As I said above, I suggest you try to draw what want to do.

Now with a different diagram, yes I can see how you got 0.292

Image

and because we have a 45degree line, that intersection point is also .292 down from the top of the square.
albert
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Joined: Sep 28, 2006 2:41
Location: California, USA

Postby albert » Dec 07, 2009 3:29

I'm starting to remember some things, keep it up! you guys are helping me refresh my memory some.


I used to have a book called "Vector Analysis" My dad bought me when i was interested in taking flying lessons, And i adapted some of the formulas from that book to get my lines rotation for my drawing program.


The opposite angle is always half the degree angle and the intersection is always a percentage (I forget what percentage.) of the the angles.

Maybe you guys can help figure out the percentage for me since i really suck at math. (But, The percentage, its the same for every degree.)
bfuller
Posts: 339
Joined: Jun 02, 2007 12:35
Location: Sydney, Australia

Postby bfuller » Dec 07, 2009 6:22

Albert, try making some drawings of what you want for a few different angles. Post them.
The percentage, its the same for every degree

I think you will find that this is not really true for every angle because we do not have a linear function here in a circle. That's the knub of the issue.

In my diagram, the diagonal of the square is sqr(2) or 1.414, so the little top right bit of the diagonal left over is 0.414, divide that by sqr(2) or multiply by 0.707 and you have 0.29289, the side of the little square that would be in the top right corner of my box had I drawn it there. This only works because it is a square and the diagonal is 45 degrees. At other angles you have to use tigonometry, not sqr(2) to get the correct answer. For instance, at 30/60/90 triangle, the ratio is 0.866 or sqr(3)/2 (not 0.707).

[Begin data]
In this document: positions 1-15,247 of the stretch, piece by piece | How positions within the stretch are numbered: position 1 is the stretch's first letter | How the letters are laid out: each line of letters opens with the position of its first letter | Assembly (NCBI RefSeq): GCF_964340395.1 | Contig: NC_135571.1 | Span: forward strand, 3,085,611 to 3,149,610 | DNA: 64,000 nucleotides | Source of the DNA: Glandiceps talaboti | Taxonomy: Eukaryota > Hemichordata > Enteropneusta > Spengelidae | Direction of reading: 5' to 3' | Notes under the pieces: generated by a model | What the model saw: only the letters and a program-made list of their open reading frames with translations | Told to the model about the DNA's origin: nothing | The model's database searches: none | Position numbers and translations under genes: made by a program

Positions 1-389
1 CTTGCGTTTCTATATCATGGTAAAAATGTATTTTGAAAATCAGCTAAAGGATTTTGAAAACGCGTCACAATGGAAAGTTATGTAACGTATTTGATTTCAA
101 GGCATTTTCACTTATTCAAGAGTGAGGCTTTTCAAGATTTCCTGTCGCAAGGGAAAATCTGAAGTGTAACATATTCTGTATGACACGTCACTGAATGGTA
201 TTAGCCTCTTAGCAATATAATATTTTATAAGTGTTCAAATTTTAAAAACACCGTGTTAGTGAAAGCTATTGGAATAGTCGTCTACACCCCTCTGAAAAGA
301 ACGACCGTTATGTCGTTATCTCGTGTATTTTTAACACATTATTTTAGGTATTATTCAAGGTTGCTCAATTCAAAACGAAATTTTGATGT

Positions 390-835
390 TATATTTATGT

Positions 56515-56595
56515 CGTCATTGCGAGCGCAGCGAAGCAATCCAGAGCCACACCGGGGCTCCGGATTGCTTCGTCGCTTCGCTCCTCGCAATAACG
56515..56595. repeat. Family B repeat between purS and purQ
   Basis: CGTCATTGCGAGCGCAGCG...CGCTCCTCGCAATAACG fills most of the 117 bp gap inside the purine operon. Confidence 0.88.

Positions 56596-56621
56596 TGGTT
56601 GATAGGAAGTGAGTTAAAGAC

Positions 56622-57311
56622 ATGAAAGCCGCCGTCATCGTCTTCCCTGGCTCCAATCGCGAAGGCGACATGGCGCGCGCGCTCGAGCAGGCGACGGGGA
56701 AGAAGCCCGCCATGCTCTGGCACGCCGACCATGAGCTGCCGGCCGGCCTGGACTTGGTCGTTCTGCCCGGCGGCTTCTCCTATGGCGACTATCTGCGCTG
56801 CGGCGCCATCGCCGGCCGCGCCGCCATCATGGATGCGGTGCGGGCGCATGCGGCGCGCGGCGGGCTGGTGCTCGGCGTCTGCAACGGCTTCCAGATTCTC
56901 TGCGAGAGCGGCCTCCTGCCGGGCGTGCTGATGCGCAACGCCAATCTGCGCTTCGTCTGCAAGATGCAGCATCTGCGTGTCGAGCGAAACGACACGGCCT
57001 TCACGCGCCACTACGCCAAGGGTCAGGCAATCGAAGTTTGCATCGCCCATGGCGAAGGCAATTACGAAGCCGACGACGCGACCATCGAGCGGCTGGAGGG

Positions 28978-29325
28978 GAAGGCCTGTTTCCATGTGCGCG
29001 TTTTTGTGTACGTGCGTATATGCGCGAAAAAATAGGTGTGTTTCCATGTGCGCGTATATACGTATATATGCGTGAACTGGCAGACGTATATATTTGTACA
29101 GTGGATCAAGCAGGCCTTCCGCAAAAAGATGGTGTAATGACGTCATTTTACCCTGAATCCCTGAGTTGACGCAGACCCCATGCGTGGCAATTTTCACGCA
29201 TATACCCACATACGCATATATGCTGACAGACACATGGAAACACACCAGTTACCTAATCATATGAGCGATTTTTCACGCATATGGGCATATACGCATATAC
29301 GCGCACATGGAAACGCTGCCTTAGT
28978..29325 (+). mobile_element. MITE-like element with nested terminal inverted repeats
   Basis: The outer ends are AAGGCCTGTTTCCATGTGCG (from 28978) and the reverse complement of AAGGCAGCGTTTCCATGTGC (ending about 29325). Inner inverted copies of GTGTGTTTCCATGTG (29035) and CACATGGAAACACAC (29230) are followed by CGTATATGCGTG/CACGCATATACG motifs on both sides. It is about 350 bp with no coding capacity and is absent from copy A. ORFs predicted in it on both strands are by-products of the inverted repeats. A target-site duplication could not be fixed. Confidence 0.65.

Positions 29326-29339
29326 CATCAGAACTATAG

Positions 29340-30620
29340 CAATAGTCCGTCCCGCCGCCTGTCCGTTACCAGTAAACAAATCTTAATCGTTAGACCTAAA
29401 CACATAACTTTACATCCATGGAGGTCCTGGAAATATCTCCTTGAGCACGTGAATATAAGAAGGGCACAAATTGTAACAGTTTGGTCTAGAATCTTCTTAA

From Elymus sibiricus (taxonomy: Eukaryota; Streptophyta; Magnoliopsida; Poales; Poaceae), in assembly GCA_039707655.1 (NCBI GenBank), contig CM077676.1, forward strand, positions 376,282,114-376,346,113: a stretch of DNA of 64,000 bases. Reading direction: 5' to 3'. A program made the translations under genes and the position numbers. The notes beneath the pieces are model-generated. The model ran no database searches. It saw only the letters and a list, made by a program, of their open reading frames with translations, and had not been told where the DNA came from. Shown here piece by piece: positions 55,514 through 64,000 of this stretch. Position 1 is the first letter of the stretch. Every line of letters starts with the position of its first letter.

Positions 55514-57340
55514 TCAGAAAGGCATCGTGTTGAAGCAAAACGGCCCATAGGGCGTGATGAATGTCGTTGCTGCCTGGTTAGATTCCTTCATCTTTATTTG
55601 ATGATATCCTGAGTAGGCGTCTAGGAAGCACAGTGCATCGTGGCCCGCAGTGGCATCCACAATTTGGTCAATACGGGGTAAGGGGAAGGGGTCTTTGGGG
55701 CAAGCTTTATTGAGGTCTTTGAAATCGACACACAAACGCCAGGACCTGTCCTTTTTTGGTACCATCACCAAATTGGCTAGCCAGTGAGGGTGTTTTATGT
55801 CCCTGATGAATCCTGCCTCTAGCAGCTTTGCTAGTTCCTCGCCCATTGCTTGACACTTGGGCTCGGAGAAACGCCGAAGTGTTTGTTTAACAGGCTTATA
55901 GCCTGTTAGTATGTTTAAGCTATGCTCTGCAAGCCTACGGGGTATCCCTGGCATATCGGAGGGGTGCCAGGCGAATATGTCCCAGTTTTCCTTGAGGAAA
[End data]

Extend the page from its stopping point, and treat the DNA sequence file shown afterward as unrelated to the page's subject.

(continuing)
We might be getting a bit off the track here, and I'm not sure I know what you mean by
the intersection is always a percentage (I forget what percentage.) of the the angles
but I doubt that
its the same for every degree
I repeat myself, but we are not dealing with linear functions.
Richard
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Joined: Jan 15, 2007 20:44
Location: Australia

Postby Richard » Dec 07, 2009 9:58

Prior to GPS, navigation relied on a “One in 60 Rule” that said if you change your course by one degree you will change your way by 1 mile in 60 miles, it also held that a change of 2 degrees would make a difference of 2 miles in 60 (or 1 mile in 30). The rule only works for small angles when correcting for magnetic compass variation, cross currents or winds while navigating. It is quick but not mathematically precise.
Tan(1 deg) = 0.017455 = 1 / 57.2899 which is where the crude navigation 1 in 60 rule comes from.
The slope of the Tan function at zero is 1 unit per radian, which is 1 in 180/Pi degrees.
That equals 1 in 57.2957795 , the conversion between radians and degrees.
See http://en.wikipedia.org/wiki/1_in_60_rule
albert
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Joined: Sep 28, 2006 2:41
Location: California, USA

Postby albert » Dec 07, 2009 17:57

the ratios are 1 to .5 to .25

which gives you an increment of 1.5 when adding the two vectors.

the degrees increment by 1, the opposite angle decrements by .5 and the opposite of the opposite decrements by .25 or half the opposite, its always a 1 to .5 ratio.

The intersection is always a quater of the degree. one/half/quater.

at 45 degrees the opposite is 22.5 and the opposite of the opposite is 11.25 (1/.5/.25) degrees which is the intersecting angle.
45 degrees is .7853.... so you make a line at .7853 and the actual value or sine , is a line drawn at 11.25 degrees from the .7853.